Take Time to Grieve/Cry
I don’t like to feel weak or admit defeat. Who does? But it really began to piss me off that I would continue to cry so much over him and our memories together. Taking down our pictures, deleting his friends/family from my Facebook page, avoiding places we went together – none of that takes away the memories in your head and heart. For me, the absolute worst was listening to country music (I LOVE country music!) – it never failed to bring out the waterworks. Think Rascal Flatts “Here Comes Goodbye” – yes, it’s a tear-jerker.
Ending a relationship is a difficult and heart-breaking event. However, taking the time to grieve over your loss/breakup actually speeds up your emotional recovery – it helps you regain your self-worth and develop a new concept of a single person. If you don’t let it out, it will continue to eat at you and keep you in that horrible, dark place.
Feed Your Spiritual Side through Prayer and Reflection
“She who trusts in the Lord will never be disappointed.” (Isaiah 49:23)
While I am not one to preach the Holy Bible, I do make time to talk to God daily and believe in the power of prayer. Even in the midst of difficult challenges, God wants us to enjoy our time on Earth. Scripture helps us live active and balanced lives in Christ, keeping us from falling along the way. God also teaches us to forgive. “Be kind and compassionate to one another, forgiving each other, just as in Christ, God forgave you.” (Ephesians 4:32)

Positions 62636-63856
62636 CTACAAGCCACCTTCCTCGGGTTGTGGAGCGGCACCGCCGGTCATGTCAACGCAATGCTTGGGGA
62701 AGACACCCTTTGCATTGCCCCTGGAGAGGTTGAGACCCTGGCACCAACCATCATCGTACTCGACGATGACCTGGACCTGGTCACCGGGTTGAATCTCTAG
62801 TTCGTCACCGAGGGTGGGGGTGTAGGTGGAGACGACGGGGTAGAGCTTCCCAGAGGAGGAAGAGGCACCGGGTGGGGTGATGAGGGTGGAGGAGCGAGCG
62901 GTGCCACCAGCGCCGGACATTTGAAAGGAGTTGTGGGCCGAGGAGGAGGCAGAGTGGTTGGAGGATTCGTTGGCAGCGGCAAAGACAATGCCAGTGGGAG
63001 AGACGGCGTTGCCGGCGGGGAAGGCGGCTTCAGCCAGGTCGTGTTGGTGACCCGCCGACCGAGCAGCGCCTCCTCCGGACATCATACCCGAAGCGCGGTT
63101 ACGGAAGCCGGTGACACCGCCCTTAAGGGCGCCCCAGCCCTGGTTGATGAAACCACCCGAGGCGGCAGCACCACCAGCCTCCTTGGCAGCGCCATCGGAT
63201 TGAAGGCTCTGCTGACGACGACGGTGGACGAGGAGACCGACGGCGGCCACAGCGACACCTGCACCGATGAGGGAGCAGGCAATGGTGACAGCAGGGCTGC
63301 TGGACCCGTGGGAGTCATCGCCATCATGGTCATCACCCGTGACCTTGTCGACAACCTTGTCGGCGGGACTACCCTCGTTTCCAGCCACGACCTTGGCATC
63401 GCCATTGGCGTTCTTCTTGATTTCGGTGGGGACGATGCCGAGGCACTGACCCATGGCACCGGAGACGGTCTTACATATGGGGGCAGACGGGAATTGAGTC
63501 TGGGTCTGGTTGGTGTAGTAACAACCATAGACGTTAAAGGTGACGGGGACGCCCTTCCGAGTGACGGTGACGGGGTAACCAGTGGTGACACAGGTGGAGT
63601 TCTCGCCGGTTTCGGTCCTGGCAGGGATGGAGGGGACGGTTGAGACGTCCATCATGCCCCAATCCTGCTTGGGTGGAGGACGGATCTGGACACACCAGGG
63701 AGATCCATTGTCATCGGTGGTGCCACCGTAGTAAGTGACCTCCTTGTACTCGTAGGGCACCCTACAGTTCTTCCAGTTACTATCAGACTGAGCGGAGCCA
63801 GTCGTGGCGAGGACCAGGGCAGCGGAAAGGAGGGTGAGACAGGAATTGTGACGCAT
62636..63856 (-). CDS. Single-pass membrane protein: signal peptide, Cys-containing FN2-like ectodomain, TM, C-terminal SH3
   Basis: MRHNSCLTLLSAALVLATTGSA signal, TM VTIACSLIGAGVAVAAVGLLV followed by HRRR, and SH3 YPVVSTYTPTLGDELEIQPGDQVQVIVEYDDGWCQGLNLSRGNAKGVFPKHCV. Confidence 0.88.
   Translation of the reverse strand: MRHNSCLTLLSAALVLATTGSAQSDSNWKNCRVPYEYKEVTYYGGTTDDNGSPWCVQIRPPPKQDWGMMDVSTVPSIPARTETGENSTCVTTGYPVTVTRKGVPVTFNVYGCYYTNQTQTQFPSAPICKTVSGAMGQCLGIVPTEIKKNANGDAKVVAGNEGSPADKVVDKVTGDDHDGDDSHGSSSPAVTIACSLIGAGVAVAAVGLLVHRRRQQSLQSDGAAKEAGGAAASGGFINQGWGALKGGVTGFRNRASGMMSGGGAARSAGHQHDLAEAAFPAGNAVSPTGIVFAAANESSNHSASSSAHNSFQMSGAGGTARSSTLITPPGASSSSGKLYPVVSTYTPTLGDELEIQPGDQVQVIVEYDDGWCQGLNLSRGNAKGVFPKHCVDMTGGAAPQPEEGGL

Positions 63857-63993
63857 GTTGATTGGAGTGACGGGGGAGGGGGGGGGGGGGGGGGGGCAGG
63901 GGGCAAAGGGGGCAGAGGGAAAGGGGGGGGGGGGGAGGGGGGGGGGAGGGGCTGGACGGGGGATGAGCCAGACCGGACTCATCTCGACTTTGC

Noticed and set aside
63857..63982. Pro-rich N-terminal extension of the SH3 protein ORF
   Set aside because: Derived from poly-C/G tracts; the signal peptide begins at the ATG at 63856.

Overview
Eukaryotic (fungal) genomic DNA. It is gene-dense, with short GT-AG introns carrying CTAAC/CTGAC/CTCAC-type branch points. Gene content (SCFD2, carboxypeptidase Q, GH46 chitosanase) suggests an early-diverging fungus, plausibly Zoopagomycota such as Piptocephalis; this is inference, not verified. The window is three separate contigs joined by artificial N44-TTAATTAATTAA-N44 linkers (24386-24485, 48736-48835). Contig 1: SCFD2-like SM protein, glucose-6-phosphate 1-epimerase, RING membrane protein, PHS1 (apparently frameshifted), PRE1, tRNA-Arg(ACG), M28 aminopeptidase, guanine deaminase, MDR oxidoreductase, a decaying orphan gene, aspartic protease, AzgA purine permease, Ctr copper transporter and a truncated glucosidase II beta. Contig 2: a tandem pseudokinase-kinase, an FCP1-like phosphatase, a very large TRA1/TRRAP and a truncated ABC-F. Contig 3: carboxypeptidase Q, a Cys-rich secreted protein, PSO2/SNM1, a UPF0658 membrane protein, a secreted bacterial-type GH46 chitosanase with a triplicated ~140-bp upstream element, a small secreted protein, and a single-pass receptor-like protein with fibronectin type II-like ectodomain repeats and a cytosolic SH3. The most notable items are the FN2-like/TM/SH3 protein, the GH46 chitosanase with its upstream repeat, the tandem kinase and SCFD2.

Prayer is an incredibly simple, yet powerful gift. Through prayer, God grants us strength, encouragement, and aligns our will with His.
Self-reflection is personal time to focus on your goals, your behavior, and your general state of mind. Am I living up to my personal mission? Am I meeting the expectations I set for myself? Am I performing at my peak capacity? Am I giving my friends & family the best me?
Embracing your spiritual side helps you learn more about yourself and your life. Prayer, meditation, and yoga have been a saving grace for my internal process of letting go of negative beliefs that are not serving my highest good.
Delegate Tasks/Ask for Help
I am very stubborn and proud. I like to consider myself a “tough girl”. I can do it all by myself! Well, at least I thought so anyhow. I let myself become overwhelmed with being a “single mom” of 3 kids, taking care of the house/yard/pool myself vs. asking for help; often staying up till 1 am to try and get as much done as I could, just so I wouldn’t be a burden on anyone else. Thankfully, my oldest daughter came up with a chore list for her and my twins – small things like emptying the dishwasher, packing school lunches, helping with laundry, etc. I finally caved and asked for help with opening my pool (the mechanical end was beyond me) and “allowed” a friend to assist me with yardwork.
Lesson learned: Don’t be afraid to wave the white flag and ask for help. There are many people out there who truly want to help you in your time of need!
Keep Yourself Busy & Set New Goals